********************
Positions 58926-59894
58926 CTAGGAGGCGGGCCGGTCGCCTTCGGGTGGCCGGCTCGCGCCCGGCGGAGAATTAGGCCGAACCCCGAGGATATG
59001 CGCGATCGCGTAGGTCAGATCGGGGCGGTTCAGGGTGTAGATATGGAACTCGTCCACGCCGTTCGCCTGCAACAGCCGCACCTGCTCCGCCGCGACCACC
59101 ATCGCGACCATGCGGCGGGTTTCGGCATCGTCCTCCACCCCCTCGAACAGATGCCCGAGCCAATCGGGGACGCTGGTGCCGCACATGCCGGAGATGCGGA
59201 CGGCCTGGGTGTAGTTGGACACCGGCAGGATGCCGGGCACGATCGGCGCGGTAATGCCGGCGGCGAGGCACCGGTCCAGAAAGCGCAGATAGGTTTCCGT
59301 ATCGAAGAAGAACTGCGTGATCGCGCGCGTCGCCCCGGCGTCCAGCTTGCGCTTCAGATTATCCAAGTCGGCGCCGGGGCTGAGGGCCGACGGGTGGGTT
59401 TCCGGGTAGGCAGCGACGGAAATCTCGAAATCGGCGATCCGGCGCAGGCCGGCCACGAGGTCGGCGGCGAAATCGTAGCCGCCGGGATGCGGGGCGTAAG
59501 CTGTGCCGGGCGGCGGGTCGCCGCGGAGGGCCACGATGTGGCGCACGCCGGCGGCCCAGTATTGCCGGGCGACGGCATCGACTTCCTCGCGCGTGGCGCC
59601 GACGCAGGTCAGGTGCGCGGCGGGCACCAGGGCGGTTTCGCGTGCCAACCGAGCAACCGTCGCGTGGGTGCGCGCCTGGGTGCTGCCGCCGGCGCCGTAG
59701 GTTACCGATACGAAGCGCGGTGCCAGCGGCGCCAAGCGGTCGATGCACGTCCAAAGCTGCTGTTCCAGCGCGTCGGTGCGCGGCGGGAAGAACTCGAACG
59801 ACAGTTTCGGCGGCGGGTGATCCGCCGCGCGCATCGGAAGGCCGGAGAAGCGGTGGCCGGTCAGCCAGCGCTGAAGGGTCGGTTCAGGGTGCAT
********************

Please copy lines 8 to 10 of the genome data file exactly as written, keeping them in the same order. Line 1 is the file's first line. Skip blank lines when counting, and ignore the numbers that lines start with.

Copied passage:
59501 CTGTGCCGGGCGGCGGGTCGCCGCGGAGGGCCACGATGTGGCGCACGCCGGCGGCCCAGTATTGCCGGGCGACGGCATCGACTTCCTCGCGCGTGGCGCC
59601 GACGCAGGTCAGGTGCGCGGCGGGCACCAGGGCGGTTTCGCGTGCCAACCGAGCAACCGTCGCGTGGGTGCGCGCCTGGGTGCTGCCGCCGGCGCCGTAG
59701 GTTACCGATACGAAGCGCGGTGCCAGCGGCGCCAAGCGGTCGATGCACGTCCAAAGCTGCTGTTCCAGCGCGTCGGTGCGCGGCGGGAAGAACTCGAACG